[This is the first of several posts digesting what I learned at the very informative NMS Connect conference. Their CTO, Brough Turner, was live-blogging and so you can read the blow-by-blow action of each session here.]

 

One of the themes that ran across multiple sessions and hallway discussions was: What should be the role of the wireless carrier in new data-driven telephony applications? Or, as it is commonly simplified: Should the carriers be providing dumb or smart pipes?

 

smart-pipe-sm.JPGIn the “dumb pipe” approach, the carrier provides direct internet access to handsets and then stays out of the way. They make money by charging per bit and treat all bits the same. The hope is that having an open platform will attract developers to create millions of mobile applications, some of which will become runaway hits that can survive on advertising, while others find ways to monetize the long tail of niche users. (We’re nearing 3 billion people on mobile phones so it’s hard to imagine that you could foresee their needs through design-by-committee.)

 

On the other hand, the “smart pipe” approach has the carrier act as both content and access provider, controlling the whole the experience. This allows the carrier to charge based on function, not on bits, and to prioritize traffic on their networks more intelligently. That way real-time applications like video calls won’t be sacrificed by someone on the same cell tower downloading a song. And that way we can keep the mobile world more “tidy” — free from spam, phishing and other nasty things. I’m certainly willing to pay a bit extra for that.

 

This issue was at the center of the conference’s most lively debate. Rooting for dumb pipes was Seamus McAteer from M:Metrics “The endgame is the mobile internet, not something from the 3GPP. They will never keep up with innovation. That’s what users want.”

 

In the other corner, Andrew Bud from mBlox: “I fundamentally disagree. The internet model is not a great way for service providers to get any value….”

 

I’m not sure where this dumb vs smart paradigm started although it certainly got a big boost with the 1997 essay Rise of the Stupid Network. As a short-hand for broad discussion, “smart vs dumb” is useful but as we drill-down into the details we need better terminology. The word “smart” is just as ambiguous when describing a pipe as when describing a person. A pipe can be smart in different ways.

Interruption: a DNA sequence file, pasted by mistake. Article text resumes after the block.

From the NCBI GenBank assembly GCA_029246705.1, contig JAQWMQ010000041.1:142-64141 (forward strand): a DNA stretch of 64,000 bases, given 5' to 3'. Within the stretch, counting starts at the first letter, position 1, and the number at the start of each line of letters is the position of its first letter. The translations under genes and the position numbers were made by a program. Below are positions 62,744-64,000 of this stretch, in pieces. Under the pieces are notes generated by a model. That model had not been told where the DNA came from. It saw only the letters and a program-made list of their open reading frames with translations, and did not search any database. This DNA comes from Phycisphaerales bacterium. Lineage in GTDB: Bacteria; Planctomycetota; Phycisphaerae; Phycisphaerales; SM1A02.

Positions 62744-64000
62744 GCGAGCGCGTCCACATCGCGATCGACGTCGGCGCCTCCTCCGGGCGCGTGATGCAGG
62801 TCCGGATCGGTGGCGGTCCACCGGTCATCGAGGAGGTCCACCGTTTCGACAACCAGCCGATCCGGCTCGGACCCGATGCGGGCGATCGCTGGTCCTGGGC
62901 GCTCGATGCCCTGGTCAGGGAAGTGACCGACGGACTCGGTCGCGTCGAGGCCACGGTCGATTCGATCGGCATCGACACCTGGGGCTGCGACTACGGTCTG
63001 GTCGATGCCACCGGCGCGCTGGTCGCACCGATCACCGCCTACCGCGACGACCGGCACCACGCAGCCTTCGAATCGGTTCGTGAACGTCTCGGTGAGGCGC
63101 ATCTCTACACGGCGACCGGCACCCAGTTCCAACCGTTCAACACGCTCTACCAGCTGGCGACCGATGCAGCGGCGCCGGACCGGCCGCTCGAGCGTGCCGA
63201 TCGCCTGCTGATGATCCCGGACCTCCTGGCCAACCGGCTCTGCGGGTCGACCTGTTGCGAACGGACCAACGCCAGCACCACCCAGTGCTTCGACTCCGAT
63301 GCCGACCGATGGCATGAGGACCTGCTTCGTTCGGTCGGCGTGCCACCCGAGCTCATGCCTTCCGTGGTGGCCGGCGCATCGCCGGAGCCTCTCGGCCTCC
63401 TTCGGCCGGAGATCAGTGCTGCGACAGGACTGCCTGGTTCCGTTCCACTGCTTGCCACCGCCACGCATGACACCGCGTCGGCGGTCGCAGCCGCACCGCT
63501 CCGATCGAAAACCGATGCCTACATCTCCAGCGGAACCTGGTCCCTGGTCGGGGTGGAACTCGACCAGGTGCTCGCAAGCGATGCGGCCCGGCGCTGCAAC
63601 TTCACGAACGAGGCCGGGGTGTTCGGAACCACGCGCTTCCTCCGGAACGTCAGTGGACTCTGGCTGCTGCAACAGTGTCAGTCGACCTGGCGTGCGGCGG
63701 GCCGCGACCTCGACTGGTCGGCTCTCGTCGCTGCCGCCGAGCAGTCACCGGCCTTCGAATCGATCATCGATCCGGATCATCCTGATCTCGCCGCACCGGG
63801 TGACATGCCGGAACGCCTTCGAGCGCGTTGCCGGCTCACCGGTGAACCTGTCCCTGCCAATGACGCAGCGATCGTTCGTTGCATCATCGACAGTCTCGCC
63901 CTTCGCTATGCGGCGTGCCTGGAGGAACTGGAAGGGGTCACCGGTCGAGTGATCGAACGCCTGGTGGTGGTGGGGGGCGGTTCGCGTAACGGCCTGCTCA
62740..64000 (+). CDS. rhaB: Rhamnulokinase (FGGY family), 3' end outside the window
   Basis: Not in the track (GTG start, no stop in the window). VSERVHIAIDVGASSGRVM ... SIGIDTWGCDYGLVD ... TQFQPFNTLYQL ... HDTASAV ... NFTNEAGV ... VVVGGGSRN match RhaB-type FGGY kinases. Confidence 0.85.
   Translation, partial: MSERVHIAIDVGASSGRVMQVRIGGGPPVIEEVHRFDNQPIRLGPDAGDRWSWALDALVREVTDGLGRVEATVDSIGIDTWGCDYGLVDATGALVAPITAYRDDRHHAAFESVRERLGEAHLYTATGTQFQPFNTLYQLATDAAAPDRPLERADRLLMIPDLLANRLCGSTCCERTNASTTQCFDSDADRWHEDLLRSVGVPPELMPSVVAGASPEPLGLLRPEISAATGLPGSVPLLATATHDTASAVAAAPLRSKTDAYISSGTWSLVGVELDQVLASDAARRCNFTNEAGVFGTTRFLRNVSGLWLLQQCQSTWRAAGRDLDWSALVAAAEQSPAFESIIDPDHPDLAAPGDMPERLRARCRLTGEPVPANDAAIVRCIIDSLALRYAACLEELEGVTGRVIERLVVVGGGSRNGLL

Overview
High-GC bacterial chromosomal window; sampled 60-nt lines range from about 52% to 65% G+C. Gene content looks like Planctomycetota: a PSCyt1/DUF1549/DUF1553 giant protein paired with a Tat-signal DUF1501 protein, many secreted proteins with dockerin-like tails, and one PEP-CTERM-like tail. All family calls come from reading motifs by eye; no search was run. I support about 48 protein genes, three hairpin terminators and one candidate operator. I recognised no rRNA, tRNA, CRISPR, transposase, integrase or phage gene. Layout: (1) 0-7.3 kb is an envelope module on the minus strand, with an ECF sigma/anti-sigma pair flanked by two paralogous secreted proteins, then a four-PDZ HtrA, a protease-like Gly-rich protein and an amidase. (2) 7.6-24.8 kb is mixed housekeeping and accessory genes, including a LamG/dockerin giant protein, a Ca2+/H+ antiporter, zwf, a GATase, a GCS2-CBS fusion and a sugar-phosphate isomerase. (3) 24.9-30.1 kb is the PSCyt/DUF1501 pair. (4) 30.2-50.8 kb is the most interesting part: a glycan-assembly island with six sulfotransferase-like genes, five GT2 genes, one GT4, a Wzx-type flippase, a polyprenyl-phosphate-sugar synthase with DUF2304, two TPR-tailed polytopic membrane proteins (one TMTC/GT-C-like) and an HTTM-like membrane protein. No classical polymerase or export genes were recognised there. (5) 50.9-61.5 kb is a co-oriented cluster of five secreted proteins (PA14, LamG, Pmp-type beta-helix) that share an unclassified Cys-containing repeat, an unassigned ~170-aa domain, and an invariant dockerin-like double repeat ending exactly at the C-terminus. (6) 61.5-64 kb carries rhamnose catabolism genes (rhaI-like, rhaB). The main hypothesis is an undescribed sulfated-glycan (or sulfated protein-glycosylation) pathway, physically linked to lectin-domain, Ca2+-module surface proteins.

As it turns out Andrew was arguing in favor of a particular kind of smart pipe, where carriers partner with 3rd parties for content but keep close control (and a cut of revenue) over all transactions happening on their network. (It’s no coincidence that his company enables exactly this kind of relationship.)

 

 

The nature of a carrier-type organization is not conducive to the creativity you need to create new applications. Dean Bubley nailed this point with a question from the audience — and I’m paraphrasing here — “The coolness lifespan of an internet service is about 18-24 months, which is about how long it takes for a carrier to roll out a service. So how can you possibly keep up?” Russ McGuire from Sprint-Nextel admitted: “We know we are not going to be the innovators. But we want to be sure we attract innovators in a fashion that doesn’t leave us in the position of being a dumb pipe.”

 

 

On the other hand, there is a strong and valuable relationship between carrier and subscriber that doesn’t exist in the wireline world. Michael Scully from Virgin Mobile put it this way: “If I buy a ringtone on my cell phone, even from a third party, and if there’s a problem, I call my cellular provider.  After all, they’re the ones that billed me for it, and I may not even know how to contact a third party if I even know that I bought from one.  Conversely, if I have an issue with an order on Amazon, I don’t call Comcast.”

Carriers have the infrastructure to do itemized billing, access to credit and payment history and hardware-based identity tracking (through the SIM card). It would be a shame to throw this all away and put each new mobile application in its own “sand-box” that knows nothing about me and needs its own user name, password, etc.

 

So this leaves us with a stand-off that has led to some pretty unfortunate situations as chronicled by Corey Doctorow in a recent essay